Thursday, August 18, 2011

i am not a monad i am a free algebra! (Pt 1)

This post is a part of a series of posts attempting make explicit some folklore and wisdom of the commons that computer scientists enjoy but neither mainstream programmers nor mainstream mathematicians have exposure to. Both of these cultures would benefit from this common wisdom and so it feels like telling this story is of a certain utility. The caveat is that unlike the other posts the pay-off is cumulative not immediate. i'm not going to present some eye-catching bauble as with the post on Conway Games. Instead, you're going to have to steep in this stuff a bit before the goodness kicks in.

What is a free algebra?

In true agile style, let’s begin with a concrete example. Let’s begin with a monoid. The free monoid over some generators, g1, …, gN, is just all the finite sequences we can make from the elements g1, …, gN. The smallest such is the empty sequence. The set of next such smallest are just the elements themselves. Then we have all sequences of length two, of which there are [exercise: how many and why?]. And so on. Someone coming from computer science will notice that this is also the set of all words over the set G = { g1, …, gN }, sometimes written G*. This set of sequences is equipped with a natural binary operation which is closed on the set, namely concatenation. That is, if w1 and w2 are in G*, then w1w2 is also in G*. If g1 through gN were characters (such as those in the ISO character set), then we would recognize G* as the set of strings.

We call this monoid ‘free’ because there are no constraints on the operation of concatenating elements. We simply generate all the possible combinations of characters in any order. Notice that one way to represent or model this data type would be to use List. That is, the type List[G] is exactly isomorphic to G*, down to using list concatenation (l1 ++ l2) for word concatenation (w1w2). The relationship between List[G] and G* is exactly the relationship between monad and monoid, but i get ahead of myself. The point i wish to make is that from a certain vantage we can treat List[G] as a concrete model of G*. Now, if we were to move from List[G] to Set[G], removing the possibility of duplicates and ignoring order, this would be the same as if we had introduced some constraints on (a polymorphic implementation of) the operation of concatenation (on the type Set[G]). Specifically, we would be requiring that for any words, w, w1 and w2 we have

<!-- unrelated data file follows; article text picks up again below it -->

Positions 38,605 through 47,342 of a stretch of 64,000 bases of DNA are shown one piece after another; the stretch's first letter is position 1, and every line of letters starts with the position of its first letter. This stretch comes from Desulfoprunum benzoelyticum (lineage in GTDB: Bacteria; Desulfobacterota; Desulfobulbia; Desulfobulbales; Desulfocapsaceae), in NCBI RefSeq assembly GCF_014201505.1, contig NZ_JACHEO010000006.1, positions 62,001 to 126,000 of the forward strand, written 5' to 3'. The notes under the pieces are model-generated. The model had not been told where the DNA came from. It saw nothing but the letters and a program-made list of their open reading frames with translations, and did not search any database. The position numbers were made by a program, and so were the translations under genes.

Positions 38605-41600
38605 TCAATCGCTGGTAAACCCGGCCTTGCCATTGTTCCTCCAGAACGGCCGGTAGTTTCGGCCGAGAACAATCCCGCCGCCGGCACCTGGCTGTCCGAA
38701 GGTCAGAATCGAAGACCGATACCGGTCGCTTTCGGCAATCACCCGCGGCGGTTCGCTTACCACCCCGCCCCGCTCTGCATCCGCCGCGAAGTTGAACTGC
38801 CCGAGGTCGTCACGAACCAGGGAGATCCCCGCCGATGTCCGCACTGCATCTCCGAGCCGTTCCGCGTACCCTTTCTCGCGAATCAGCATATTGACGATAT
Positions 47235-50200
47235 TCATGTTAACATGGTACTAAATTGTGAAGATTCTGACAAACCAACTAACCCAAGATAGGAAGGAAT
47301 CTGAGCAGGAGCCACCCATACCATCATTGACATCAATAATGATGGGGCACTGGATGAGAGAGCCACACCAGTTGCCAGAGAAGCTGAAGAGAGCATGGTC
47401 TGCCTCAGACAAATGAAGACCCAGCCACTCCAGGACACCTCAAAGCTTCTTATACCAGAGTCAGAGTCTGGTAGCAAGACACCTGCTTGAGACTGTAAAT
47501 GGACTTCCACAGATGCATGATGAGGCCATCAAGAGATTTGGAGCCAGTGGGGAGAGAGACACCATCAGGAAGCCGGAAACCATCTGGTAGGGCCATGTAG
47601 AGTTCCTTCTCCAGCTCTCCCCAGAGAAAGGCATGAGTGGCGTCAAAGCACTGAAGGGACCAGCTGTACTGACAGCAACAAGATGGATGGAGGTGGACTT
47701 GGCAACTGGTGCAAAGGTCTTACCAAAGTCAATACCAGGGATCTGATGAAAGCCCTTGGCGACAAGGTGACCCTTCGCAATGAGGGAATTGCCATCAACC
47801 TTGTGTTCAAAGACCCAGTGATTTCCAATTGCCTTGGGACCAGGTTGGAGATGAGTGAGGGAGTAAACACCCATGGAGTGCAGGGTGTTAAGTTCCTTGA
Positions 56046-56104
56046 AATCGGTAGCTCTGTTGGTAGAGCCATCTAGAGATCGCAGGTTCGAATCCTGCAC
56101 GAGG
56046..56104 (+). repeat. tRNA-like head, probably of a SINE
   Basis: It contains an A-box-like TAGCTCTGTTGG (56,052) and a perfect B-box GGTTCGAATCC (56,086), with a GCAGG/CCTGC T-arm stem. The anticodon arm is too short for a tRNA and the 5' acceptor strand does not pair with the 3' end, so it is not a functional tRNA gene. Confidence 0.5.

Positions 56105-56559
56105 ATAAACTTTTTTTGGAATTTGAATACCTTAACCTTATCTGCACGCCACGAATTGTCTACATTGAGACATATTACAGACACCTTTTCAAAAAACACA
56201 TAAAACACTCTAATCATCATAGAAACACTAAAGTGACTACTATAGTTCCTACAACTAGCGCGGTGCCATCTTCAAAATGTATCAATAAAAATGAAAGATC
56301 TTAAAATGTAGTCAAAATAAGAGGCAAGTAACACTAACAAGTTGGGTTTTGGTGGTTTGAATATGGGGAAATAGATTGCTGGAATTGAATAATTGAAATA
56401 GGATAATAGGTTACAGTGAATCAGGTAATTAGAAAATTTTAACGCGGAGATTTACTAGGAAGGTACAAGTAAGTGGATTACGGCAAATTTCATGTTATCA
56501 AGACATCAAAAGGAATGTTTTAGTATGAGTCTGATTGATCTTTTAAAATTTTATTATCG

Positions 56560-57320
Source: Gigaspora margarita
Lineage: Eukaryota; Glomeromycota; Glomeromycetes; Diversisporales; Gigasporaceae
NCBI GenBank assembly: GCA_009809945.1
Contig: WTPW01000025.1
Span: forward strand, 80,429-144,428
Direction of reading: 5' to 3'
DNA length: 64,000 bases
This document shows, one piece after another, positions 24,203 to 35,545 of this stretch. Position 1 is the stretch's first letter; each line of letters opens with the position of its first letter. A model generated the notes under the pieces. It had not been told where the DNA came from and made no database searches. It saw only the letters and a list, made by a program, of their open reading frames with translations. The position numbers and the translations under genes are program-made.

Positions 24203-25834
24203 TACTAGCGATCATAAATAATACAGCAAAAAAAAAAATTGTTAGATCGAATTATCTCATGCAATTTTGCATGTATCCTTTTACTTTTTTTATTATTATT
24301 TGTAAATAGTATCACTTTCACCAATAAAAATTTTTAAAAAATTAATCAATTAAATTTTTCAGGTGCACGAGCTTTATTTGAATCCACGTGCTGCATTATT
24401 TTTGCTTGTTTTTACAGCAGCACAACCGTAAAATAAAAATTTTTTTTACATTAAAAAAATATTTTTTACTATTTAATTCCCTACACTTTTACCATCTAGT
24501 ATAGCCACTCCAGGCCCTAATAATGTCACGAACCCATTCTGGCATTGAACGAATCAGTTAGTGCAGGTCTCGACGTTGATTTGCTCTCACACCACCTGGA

• w ++ w == w (that is, if w in Set[G], then w U w = w)
  • w1 ++ w2 == w2 ++ w1 (that is, if w1, w2 in Set[G], then w1 U w2 = w2 U w1)

In other words, constraints are identities.

Notice that constraints also do two other things. They shrink down the size of the collection of inhabitants of the type. For generators g1, …, gN, there are an infinite number of lists; yet, for the same collection of generators there are exactly 2^N sets. While 2^N might look large, it is dwarfed by the countable infinity. Likewise, we cannot see certain structure. To make this point clear, note that we might have a concrete implementation of Set[G] that actually uses List[G] to hold the elements of the collection, but makes certain that with operations that add to the collection, for example, they never allow duplicates.

Algebras and data types

Returning to the monoid as a freely generated algebra, we can recognize that a monoid is also an abstract data type. We can write it down.

trait Monoid[G] {
def identity : G
def compose( g1 : G, g2 : G ) : G

It obeys certain laws, namely, if MG : Monoid[G] then for all g, g1, g2, g3 : G, we require
  • MG.compose( MG.identity, g ) == g == MG.compose( g, MG.identity)
  • MG.compose( MG.compose( g1, g2 ), g3 ) == MG.compose( g1, MG.compose( g2, g3 ) )

In this case, the (set of inhabitants of the) type G is called the carrier (set) of the monoid, Monoid[G]. (Notice the distinction between Monoid[G] and G. There might be many, many monoid operations that work with some carrier set G. Mathematicians and computer scientists might abuse terminology and call G a monoid, but they are very aware that the monoid has additional structure, namely the binary operation, compose, and that there may be many well defined compositions over G. This point will become crucial later when we talk about how to represent and think about monads, and more generally when we think about how to structure code in such a way that we can get substantive reuse.)

An observation that is vitally important to get across is that there is a canonical way to implement the free monoid over G, and that is List[G]. Moreover, this solution is entirely syntactic. There is no additional calculation in List( g1, …, gK ) other than to record the elements of the container and their order. This is important because it is true of all free algebras: they always have a canonical syntactic representation.

This observation is even more important in computer science than in other mathematical disciplines because of the relationships between algebras and data types. There’s a reason why functional languages enjoy algebraic data types. There’s more to be said about this, but we have to wait for the next post.

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